Occidental Mindoro Lone District Rep. Leody “Odie” Tarriela on Monday said he expects the country to benefit economically from the trip of President Ferdinand “Bongbong” R. Marcos Jr. to the United States, where the Chief Executive will attend the annual Asia-Pacific Economic Cooperation (APEC) Leaders’ Summit.
He said the President is expected to discuss economic issues as well as possibly security concerns with his counterparts from the 21 member-nations of APEC, including those from the United States and other allies like Japan, Australia, Canada, South Korea, and New Zealand.
“The economic benefits our country could derive from the President’s APEC meetings and bilateral discussions are enormous. They could help us sustain our economic growth in the days ahead,” Tarriela said.
He added that the Philippines’ major export and import partners are from APEC.
“Our economy grew by 5.9 percent in the third quarter of this year. We hope to do better in the succeeding quarters with investments and financial and economic assistance from our APEC friends and allies,” Tarriela stressed.
The 30th APEC Leaders’ Summit will be held in San Francisco, California from November 15 to 17. It will be hosted by the US, which is the group’s chairman for this year.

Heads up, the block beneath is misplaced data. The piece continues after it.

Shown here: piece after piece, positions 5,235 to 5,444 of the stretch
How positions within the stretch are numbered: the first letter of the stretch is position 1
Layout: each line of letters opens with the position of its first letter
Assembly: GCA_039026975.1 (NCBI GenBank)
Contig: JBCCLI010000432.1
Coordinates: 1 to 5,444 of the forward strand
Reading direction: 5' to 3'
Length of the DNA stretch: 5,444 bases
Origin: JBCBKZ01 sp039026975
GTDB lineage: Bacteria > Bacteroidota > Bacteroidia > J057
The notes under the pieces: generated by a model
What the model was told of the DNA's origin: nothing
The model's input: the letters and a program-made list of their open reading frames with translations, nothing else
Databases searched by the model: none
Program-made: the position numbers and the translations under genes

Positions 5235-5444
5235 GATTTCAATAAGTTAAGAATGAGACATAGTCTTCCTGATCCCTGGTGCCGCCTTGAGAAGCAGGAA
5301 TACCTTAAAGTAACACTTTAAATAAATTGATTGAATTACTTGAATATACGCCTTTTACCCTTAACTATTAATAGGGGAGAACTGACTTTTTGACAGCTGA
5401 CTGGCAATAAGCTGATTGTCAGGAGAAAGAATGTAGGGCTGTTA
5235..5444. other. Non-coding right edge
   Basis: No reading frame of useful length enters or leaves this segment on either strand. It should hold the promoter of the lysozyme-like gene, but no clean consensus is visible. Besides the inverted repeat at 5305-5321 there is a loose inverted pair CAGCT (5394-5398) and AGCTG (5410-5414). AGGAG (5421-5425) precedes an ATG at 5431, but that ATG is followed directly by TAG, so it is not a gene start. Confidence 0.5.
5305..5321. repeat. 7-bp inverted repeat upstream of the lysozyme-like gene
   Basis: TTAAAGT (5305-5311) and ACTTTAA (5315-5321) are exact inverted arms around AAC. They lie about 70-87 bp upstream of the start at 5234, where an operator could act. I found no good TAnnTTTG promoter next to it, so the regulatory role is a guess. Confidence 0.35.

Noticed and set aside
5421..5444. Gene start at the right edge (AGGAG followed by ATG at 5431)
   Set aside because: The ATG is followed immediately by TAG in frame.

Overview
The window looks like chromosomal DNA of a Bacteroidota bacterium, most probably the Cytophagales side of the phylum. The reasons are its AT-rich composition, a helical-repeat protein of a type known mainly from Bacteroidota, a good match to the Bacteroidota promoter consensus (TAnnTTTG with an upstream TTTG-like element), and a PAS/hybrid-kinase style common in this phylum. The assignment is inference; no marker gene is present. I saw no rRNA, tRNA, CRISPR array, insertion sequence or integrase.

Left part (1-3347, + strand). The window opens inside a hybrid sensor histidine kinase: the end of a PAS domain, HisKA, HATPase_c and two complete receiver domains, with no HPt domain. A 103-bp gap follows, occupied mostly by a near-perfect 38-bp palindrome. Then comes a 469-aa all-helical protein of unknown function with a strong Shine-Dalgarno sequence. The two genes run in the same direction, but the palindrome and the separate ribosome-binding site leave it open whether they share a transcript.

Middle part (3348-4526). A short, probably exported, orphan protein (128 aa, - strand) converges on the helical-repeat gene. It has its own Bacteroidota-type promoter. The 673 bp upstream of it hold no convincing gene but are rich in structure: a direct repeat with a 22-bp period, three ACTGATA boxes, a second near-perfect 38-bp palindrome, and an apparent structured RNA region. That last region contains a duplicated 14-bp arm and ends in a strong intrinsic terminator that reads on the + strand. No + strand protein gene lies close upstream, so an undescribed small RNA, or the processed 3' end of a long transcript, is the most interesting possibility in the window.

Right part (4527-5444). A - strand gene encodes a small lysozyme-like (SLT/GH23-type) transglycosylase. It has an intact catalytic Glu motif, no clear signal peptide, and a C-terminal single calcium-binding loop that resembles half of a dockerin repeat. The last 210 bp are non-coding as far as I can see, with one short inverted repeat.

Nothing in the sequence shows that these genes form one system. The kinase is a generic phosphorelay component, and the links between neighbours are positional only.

President Marcos’ attendance in the APEC meeting will be his second, with the first one in November last year in Thailand.
After the APEC summit, the President is scheduled to meet with business leaders and members of the Filipino community.
He will also visit the Daniel Inouye Asia-Pacific Center for security studies and the Indo-Pacific Command headquarters of the US armed forces in Hawaii upon the command’s invitation.
The Chief Executive is expected to be back in Manila on November 20.
Tarriela said the President may raise security concerns and heightened tensions in the West Philippine Sea in talks with officials of the country’s allies like the United States, Canada, Australia, and Japan.
He noted that President Marcos’ APEC attendance comes just days after the latest use of water cannon by China’s Coast Guard on Philippine civilian boats resupplying a small platoon of Filipino soldiers stationed at Ayungin Shoal.
Earlier, Speaker Ferdinand Martin G. Romualdez has condemned the latest incident, calling it an “unprovoked act of hostility,” and urged China to stop such dangerous maneuvers.
Speaker Romualdez also called on China to honor the 2016 ruling of the arbitral tribunal in The Hague that invalidated Beijing’s expansive territorial claims over the South China Sea, including areas that are inside the Philippines’s 200-mile exclusive economic zone.
“Ayungin Shoal is clearly part of our country’s territory under international law, being just 115 miles from Palawan. It is more than 1,000 miles from the nearest Chinese island. Panatag Shoal, about 120 miles from Pangasinan and Zambales, is also ours,” Speaker Romualdez said.